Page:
It’s that time of year again: the mad back-to-college rush. Across the country, thousands of students are bundling their things into the back of a slightly-too-small car and making their way back to school for another semester of socializing, self-discovery, and a little bit of studying. It’s an exciting prospect, but can be a little overwhelming if you’re suffering from mental health issues. How do you find the time to juggle every aspect of college life and leave enough room for self-care? Will there be anyone there to support you if things get tough?
As a recent graduate who suffered from anxiety and depression throughout my four years at university, these are questions that I asked myself constantly. Ultimately I overcame my issues and managed to enjoy my time as a student- and get the grades I needed! However, there were definitely some low points. Coping with a busy college life if you have mental health issues can be tricky if you don’t take the time to look after yourself. Luckily, you’ve got me here to share my tips and tricks on how to make it through with your sanity intact!
Create an action plan for tough times
Even if your mental health is in good shape when the semester begins, it’s always a good idea to make a plan in case it doesn’t stay that way. I didn’t when I was a freshman: I naively assumed that the excitement of university would keep me in high spirits and keep my anxiety and depression at bay. Because I’d neglected to plan for the idea that my mental state might deteriorate, I was completely lost when it did. I had no idea what support services were on offer and had no idea who to turn to. It took me nearly a year to finally pluck up the courage to find out about the university counseling service, a delay to my recovery that I really didn’t need. Don’t make my mistake! Make a note of any university-run mental health programmes or student support services, and find out who you’d need to talk to in your faculty if any issues impacted your ability to attend class. If you’re lucky, you’ll never need to contact them, but the information’s there if you do.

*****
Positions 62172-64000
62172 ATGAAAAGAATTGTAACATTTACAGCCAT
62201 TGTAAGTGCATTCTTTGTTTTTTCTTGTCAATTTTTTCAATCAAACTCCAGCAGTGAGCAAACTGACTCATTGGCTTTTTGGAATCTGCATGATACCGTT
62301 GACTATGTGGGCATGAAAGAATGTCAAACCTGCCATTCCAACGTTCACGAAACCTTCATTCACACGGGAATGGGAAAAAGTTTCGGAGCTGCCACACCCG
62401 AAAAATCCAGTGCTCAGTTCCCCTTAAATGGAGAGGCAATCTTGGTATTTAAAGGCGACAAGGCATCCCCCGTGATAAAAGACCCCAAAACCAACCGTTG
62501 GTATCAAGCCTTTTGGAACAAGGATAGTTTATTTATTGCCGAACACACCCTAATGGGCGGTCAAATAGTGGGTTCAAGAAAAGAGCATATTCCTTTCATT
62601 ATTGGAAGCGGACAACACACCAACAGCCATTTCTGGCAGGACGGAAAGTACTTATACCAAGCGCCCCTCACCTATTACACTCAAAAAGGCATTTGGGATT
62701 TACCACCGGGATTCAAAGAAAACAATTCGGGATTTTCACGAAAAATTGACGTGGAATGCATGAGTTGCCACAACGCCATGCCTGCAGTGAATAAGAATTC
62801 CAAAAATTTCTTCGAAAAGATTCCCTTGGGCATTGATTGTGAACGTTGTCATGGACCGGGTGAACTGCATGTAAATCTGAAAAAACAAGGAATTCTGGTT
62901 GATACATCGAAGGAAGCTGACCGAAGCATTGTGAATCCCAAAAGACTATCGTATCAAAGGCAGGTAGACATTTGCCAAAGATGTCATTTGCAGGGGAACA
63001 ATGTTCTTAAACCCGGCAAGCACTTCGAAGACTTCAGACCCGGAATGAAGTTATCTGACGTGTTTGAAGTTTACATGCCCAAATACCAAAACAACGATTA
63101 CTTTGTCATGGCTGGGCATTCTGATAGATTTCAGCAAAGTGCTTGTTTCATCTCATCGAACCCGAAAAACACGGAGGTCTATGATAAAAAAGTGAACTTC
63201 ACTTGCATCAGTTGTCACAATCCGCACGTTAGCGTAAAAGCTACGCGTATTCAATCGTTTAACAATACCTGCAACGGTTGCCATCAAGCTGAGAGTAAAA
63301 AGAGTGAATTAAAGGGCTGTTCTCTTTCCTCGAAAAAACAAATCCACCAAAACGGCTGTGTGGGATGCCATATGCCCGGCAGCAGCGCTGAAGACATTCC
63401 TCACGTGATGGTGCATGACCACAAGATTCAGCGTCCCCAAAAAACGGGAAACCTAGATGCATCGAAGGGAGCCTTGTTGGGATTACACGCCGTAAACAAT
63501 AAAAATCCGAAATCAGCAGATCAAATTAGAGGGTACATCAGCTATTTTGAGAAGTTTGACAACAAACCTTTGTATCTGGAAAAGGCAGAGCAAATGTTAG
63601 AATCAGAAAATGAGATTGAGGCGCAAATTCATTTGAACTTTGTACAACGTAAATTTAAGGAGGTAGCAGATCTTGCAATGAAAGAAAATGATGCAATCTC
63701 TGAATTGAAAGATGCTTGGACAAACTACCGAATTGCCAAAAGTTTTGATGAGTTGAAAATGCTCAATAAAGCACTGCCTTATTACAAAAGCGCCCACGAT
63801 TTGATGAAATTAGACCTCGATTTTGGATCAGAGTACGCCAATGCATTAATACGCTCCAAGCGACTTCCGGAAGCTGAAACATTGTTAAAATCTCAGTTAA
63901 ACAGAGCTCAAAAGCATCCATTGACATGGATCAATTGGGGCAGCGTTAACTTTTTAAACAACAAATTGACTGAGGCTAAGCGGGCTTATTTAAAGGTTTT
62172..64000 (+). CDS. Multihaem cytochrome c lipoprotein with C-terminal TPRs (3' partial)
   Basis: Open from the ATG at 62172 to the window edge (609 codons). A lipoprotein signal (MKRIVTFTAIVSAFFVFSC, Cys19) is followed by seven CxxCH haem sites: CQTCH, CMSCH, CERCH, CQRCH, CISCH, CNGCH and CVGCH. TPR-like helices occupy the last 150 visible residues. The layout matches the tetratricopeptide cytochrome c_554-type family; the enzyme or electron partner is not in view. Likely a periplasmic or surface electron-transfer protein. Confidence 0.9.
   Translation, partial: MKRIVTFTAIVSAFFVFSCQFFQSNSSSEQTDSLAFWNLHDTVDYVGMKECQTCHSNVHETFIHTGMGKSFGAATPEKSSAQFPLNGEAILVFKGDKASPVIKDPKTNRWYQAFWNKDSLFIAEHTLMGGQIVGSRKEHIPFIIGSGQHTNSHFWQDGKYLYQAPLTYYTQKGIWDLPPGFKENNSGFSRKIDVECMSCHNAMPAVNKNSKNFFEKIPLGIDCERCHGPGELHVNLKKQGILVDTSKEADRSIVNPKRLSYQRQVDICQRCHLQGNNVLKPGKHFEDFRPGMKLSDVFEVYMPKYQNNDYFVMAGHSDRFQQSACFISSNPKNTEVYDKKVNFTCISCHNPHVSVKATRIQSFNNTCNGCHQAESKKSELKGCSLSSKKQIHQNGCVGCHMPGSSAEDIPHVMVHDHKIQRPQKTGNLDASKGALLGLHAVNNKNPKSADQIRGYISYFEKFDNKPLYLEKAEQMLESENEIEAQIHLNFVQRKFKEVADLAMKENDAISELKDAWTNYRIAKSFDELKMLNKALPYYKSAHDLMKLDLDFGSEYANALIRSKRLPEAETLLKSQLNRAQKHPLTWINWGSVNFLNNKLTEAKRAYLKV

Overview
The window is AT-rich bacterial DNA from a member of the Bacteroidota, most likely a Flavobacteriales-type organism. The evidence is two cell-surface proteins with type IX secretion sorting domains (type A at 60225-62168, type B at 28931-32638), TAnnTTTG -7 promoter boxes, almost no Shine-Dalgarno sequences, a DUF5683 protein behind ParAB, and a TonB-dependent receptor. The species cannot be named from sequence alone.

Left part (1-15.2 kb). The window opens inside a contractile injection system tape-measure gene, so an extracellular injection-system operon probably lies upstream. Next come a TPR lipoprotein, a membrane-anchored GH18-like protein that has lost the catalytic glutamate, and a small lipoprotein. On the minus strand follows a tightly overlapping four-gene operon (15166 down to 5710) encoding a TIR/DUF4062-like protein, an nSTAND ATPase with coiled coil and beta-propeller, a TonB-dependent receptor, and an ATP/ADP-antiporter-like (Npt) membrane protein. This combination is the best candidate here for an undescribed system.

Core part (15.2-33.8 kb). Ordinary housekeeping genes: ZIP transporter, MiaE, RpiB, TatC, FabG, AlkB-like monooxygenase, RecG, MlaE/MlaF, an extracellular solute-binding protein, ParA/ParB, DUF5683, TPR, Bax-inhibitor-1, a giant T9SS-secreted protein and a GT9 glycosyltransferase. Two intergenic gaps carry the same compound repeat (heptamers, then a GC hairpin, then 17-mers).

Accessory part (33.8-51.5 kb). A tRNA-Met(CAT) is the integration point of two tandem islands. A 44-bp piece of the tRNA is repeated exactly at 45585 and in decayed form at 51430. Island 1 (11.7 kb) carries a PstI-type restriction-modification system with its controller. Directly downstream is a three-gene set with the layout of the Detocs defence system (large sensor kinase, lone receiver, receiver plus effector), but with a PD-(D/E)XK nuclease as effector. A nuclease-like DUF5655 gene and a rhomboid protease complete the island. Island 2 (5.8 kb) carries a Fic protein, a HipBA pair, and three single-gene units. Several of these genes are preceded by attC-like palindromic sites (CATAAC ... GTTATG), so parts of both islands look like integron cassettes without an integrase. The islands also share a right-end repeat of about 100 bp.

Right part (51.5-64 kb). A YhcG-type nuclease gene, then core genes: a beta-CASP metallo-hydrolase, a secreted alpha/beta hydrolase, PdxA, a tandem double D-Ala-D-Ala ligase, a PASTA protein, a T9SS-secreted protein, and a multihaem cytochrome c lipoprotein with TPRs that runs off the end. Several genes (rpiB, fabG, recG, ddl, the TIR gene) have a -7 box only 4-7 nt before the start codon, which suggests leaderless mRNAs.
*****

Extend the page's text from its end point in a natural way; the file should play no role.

Build yourself a support network of awesome folk
You’re going to meet a TON of people when you’re at college. Your coursemates, the people in your dorm, sports teammates or society members, professors, that random dude who’s always using the shower when you’re running late and really need to be in it… The list goes on. Chances are, some of those people will go on to become your friends (although maybe not shower-stealing-dude). It’s a good idea to explain your issues to the people you’re close to, even if it’s just a brief “hey, just so you know, I can get a little down sometimes”. I’m not saying you should run into class on your very first day and proclaim “GUESS WHAT, I’M MENTALLY ILL”- unless you want to of course. It’d certainly be a striking first impression. All jokes aside, your comfort is what matters the most, and if you don’t want to share all of the details then you don’t have to. But having a couple of people in the know will give you somewhere to turn when the going gets tough, and help to prevent that feeling of isolation that often comes with a depressive spell.
Know your limits (and stick to them!)
For a lot of people, college is their first taste of independent living. You can do what you want, when you want, and a billion different opportunities are thrown your way. Obviously, there’s class to deal with, but once school’s out for the day there’s a ton of different ways you can fill your time. There are sports teams to join, societies to explore, socializing to do, and, if you’re lucky, a good night’s sleep to get! It can be very tempting to use your new-found freedom to do all of the things, but it’s important to know your limits. Mental illnesses can be tiring at the best of times and utterly draining at the worst, and having to be in about four different places at once won’t help your energy levels- or your mental state. I’m not saying you have to be a social hermit who declines every opportunity to go out in favor of resting. However, it’s important to know your limits. You’re not going to lose all of your friends if you decline one party invitation. If you’re feeling too tired, anxious or stressed to go, just don’t. A night in your PJs with Netflix and a tub of ice cream can do you the world of good! Only you can know what you can handle, but try not to push yourself too hard- you’ll only end up burning out, and exhaustion is the perfect environment for mental illness to worsen.
Your college years have the potential to be some of the best of your life. They’re a time for making memories, growing as a person, pursuing your academic interests, and having a whole lot of fun! Don’t let your mental health issues hold you back and negatively affect what can be an amazing four years. I know that’s easier said than done- of course, it’s not possible to be okay ALL of the time. But I hope these tips can help to reduce the impact of mental illness on your student life. If I got through my college years unscathed, so can you!